Alveolar sleep apnea symptoms may include ventilation increases under the form of hyperventilation, where an increased or decreased amount of CO2 is exhaled by the patient. The result of alveolar ventilation may be a partial CO2 pressure decrease in the blood and the exhaled air. Obstructive sleep apnea (OSA) symptoms, accompanied with alveolar ventilation, are:
- Loud snoring interrupted by apneic episodes;
- Gasping for air or choking during sleep;
- Cognitive malfunction, memory loss, difficult concentrating;
- Excessive daytime sleepiness;
- Decreased libido;
- Depression and mood swings.
What is alveolar hypoventilation
The term ‘alveolar hypoventilation’ (or alveaolar hyperventilation) may be caused by a variety of disorders. These disorders are often referred as hypoventilation syndromes. Hyperventilation occurs due to lack of ventilation that may cause hypercapnia–an increase in the partial pressure of CO2 in the bloodstream. Alveolar hyperventilation may be either chronic or acute.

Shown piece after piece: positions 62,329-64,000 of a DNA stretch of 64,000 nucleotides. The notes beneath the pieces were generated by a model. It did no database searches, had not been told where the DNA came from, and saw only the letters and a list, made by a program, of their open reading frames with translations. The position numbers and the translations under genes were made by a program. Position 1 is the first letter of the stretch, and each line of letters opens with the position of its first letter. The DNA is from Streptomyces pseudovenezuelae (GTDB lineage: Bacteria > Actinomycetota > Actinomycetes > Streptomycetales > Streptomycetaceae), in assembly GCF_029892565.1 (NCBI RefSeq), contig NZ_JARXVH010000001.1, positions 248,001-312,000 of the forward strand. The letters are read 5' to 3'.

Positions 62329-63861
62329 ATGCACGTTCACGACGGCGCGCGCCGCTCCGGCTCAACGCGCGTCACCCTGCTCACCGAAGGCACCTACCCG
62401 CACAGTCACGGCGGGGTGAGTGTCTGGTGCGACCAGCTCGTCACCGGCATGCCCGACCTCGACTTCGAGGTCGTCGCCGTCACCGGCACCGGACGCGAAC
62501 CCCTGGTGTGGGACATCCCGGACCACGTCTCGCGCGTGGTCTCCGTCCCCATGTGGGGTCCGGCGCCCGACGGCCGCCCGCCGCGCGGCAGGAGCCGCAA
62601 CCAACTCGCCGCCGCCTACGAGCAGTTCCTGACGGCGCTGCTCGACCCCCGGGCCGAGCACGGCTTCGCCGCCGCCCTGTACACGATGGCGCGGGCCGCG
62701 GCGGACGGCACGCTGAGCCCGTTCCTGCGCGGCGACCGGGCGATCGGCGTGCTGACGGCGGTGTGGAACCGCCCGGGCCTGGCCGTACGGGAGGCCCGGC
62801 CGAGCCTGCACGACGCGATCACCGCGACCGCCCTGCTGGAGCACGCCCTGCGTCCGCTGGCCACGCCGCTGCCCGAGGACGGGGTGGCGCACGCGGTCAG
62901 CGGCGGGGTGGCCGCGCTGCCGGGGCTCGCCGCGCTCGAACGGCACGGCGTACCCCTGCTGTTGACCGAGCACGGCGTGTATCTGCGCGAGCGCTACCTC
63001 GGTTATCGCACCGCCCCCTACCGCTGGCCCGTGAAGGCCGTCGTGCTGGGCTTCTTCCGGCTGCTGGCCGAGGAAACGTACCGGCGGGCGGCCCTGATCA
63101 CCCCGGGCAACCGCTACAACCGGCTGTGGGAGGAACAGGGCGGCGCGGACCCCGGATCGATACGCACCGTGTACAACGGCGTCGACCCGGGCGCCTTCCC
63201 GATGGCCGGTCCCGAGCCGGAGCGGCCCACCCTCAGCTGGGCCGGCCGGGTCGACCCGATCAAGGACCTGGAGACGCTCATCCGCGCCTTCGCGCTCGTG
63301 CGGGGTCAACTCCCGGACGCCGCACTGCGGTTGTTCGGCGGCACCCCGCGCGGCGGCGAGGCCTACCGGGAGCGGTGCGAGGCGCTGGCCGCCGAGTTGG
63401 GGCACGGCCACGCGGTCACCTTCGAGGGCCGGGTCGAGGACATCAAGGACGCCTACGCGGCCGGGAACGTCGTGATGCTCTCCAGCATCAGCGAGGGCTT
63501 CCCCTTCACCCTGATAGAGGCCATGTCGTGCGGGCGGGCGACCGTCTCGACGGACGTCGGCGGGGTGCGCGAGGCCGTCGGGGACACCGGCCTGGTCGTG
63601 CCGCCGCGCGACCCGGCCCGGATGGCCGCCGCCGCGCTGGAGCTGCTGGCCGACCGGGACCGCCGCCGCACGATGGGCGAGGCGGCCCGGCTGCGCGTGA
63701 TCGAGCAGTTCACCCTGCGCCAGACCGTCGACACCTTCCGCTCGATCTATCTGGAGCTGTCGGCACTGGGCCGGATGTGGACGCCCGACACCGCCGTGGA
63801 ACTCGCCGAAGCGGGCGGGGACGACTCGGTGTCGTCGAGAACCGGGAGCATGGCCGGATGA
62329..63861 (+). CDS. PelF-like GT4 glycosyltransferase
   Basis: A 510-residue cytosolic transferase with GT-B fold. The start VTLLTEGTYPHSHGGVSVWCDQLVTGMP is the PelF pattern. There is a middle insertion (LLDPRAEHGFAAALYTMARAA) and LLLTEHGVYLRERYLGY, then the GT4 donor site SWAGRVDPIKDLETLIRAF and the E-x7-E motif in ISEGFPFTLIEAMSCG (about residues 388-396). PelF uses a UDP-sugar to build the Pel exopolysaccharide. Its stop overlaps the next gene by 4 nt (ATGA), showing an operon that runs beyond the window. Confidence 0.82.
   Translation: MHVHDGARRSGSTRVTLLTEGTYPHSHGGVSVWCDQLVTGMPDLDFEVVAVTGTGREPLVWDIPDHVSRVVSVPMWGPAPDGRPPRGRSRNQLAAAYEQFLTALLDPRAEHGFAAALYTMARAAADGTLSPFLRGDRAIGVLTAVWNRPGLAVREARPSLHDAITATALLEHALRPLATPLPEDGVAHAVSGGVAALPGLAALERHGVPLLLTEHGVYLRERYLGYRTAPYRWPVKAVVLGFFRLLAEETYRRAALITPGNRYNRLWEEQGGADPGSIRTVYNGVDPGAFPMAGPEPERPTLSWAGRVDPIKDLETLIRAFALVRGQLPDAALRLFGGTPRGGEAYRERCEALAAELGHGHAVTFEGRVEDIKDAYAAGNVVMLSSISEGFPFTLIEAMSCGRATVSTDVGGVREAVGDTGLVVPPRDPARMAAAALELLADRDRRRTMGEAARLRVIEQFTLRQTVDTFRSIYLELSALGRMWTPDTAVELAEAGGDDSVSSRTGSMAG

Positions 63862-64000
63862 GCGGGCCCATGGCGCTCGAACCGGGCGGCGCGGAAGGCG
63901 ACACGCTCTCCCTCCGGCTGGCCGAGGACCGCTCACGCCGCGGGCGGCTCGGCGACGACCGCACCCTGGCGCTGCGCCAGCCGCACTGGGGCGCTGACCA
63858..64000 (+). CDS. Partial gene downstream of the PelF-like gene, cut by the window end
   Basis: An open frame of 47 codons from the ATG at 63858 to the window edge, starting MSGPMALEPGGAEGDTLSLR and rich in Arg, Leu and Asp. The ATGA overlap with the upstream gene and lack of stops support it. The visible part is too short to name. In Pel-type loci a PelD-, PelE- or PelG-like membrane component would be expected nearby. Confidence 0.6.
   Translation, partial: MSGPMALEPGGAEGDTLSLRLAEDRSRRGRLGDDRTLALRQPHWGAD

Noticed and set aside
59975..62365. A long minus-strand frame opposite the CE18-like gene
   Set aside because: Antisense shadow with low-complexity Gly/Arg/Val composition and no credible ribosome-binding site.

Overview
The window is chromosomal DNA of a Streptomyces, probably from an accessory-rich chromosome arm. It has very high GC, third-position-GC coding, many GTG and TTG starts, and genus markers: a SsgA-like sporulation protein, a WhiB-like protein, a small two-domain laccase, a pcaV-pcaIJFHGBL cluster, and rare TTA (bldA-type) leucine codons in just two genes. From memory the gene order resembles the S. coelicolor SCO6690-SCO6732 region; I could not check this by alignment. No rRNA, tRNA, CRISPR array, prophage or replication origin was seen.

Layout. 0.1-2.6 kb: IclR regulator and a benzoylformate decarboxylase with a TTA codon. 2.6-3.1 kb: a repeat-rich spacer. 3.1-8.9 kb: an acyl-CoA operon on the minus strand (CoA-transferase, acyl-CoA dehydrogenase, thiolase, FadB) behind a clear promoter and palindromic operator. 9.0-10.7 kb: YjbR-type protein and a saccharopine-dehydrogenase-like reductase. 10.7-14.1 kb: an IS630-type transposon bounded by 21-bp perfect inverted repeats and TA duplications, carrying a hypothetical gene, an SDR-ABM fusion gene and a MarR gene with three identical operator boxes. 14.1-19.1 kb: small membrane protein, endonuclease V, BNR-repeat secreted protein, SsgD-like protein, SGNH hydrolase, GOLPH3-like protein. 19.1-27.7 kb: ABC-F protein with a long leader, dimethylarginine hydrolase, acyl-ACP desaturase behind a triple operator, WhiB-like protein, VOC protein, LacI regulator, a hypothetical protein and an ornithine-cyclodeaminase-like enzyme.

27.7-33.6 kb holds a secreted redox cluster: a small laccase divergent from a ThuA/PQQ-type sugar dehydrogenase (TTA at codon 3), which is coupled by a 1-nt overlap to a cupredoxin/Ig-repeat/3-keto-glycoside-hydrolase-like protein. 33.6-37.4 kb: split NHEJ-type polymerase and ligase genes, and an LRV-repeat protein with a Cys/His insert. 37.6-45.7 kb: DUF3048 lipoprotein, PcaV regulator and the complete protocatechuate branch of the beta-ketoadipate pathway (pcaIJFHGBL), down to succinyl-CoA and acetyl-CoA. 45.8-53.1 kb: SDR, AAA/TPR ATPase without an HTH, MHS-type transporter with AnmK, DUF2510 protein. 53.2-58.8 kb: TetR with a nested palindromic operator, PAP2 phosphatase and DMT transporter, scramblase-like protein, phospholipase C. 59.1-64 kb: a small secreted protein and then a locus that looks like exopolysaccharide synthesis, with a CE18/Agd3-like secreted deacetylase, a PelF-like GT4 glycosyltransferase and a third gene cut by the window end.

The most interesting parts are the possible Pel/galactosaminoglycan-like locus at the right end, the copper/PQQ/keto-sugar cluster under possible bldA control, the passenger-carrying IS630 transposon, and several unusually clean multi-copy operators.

Chronic alveolar hypoventilation has been observed in obese patients with impaired lung ventilatory function. Such type of alveolar ventilation has also been observed with severe OSA syndrome, where apneic events (breathing pauses) are extremely long and cause a severe oxygen saturation drop during sleep.
Аlveolar ventilation decreases lead to the increase of CO2 blood level concentration.
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